http://www.appropedia.org/Single_Crystal_Turbine_Blades#Manufacturing_Process_and_Crystal_Growth they're cast for a different reason - high temperature creep resistance. you wouldn't want to use a single crystal crankshaft.
single crystals are used at very high temperatures because poly-crystalline metals creep at grain boundaries. the smaller the grains [forging], the more grain boundary, so the more the creep at these highly elevated temperatures. single crystals eliminate grain boundaries.
so, having figured that out, you can reduce creep further - of the three crystal axes, one has a lower creep rate than the other two, so blades are grown not just as single crystals, but specifically oriented single crystals.

i think the s2000 has steel liners. but some of hondas other engines have carbon fiber composite liners so maybe it's that. i'm pretty sure they don't use relieved silicon.
the "relieved silicon" process is something the germans have been doing for a long time. some people swear by it. others at it. but basically, you have a high silicon aluminum casting alloy, and when you're done machining and heat treating, you etch the aluminum away from the cylinder walls leaving silicon crystals at the surface. silicon is hard and provides the wear resistant working surface.
but it's hard to machine and temperamental in other ways, so as always, there are pluses and minuses that need to be balanced.

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On 2/24/2013 6:21 PM, jim beam wrote:

Well, then look at this link:
http://life.nationalpost.com/2013/02/27/futuristic-3d-printed-car-closer-to-becoming-reality/
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On 02/27/2013 12:17 PM, cameo wrote:

http://life.nationalpost.com/2013/02/27/futuristic-3d-printed-car-closer-to-becoming-reality/ i know, people are trying to promote the heck out of it, [and themselves at the same time of course], but the fact remains that it's basically just a toy. 2500 hrs to "print" a car is about 1000x too long, and it's still just for the polymeric stuff, no metallics or high strength components.
maybe i didn't explain this adequately, but one of the important features of many metals and polymeric materials is "directionality" [otherwise known as anisotropy]. this directionality is very important to strength and fatigue resistance. high strength components such as chassis members benefit considerably. 3d printing, pretty much by definition, can't and doesn't have any directionality, so it can't provide this important benefit.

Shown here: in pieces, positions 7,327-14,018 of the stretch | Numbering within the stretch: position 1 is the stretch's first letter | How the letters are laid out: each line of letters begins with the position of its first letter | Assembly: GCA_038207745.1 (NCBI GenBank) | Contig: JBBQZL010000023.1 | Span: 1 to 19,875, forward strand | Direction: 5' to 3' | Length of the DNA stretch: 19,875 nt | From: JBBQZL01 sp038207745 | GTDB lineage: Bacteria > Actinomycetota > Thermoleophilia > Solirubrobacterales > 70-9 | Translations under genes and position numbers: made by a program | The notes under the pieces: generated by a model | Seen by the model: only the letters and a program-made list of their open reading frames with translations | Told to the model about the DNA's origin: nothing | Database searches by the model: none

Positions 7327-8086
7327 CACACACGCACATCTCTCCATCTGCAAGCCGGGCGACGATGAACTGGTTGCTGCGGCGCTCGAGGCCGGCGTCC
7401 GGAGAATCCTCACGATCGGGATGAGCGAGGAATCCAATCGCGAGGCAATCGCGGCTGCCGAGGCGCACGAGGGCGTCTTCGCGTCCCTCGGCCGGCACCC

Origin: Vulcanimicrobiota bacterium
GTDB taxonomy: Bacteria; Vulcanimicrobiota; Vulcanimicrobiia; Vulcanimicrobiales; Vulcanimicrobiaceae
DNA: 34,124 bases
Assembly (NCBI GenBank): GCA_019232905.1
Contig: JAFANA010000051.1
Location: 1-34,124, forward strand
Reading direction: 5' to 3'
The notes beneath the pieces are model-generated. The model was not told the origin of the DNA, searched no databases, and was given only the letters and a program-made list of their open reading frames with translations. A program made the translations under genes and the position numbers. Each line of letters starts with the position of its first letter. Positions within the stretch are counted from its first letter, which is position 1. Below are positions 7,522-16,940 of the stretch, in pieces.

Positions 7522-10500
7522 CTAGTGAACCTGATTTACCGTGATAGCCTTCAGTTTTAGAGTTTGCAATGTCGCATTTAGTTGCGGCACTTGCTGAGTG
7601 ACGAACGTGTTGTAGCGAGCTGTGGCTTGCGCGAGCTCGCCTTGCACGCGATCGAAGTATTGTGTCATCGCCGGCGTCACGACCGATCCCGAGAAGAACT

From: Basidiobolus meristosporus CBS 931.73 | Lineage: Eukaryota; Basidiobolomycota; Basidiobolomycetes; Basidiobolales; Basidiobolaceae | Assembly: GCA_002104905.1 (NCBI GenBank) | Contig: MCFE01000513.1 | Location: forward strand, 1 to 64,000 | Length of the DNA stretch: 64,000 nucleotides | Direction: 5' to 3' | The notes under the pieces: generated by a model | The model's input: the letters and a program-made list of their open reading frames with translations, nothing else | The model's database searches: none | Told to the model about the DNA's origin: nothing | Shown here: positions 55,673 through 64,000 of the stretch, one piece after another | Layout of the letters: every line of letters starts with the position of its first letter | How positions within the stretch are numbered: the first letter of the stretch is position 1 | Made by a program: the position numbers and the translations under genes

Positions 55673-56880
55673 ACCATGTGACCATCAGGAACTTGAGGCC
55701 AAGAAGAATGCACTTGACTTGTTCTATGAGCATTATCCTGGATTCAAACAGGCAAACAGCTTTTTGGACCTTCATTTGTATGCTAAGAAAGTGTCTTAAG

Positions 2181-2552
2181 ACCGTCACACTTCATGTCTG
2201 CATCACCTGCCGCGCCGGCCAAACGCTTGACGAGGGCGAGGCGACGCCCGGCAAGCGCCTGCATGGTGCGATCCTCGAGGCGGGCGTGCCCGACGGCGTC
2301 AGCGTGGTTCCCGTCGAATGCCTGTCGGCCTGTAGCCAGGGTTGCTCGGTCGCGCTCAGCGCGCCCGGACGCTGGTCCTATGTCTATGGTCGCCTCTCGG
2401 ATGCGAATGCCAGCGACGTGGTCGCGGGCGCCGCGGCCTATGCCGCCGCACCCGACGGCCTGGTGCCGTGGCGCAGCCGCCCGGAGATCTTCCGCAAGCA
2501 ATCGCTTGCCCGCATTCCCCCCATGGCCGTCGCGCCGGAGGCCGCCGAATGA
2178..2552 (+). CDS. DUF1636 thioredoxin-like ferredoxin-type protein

but then again, the proponents of 3d printing aren't materials experts or even engineers most of the time, so they don't know what they don't know.
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wrote:

Cast cranks have been around for decades and used by every manufacturer. Most people are not modifying a stock Honda engine to build a race car as shown in your referenced link. Grandma doesn't care if her crank is cast or forged when she drives to the grocery store. This is another "sky is falling" non-story. The solution for your "problem" is simple: if you don't like Honda, don't buy Honda.
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On 02/25/2013 09:07 AM, Joe Bidet wrote:

rtfa. the cautionary tale is about head porosity and inclusions, not the crank. /i/ mentioned cast cranks because they're inherently inferior in fatigue and the quality of the bearings surfaces possible. both impact durability, especially when asking the engine to perform. that means this engine is inferior in multiple departments, not just one.
how does this affect my grandmother? poorer bearings have more friction which consumes more gas. poorer fatigue strength means it has to be heavier, >30% heavier. more rotating mass means more gas consumed. so yes, it most definitely impacts my grandmother.

the point is, since apparently it needs to be spelled out to you, that honda quality has dropped to the point that they're not a viable option any more - so i and many others /won't/ be buying them.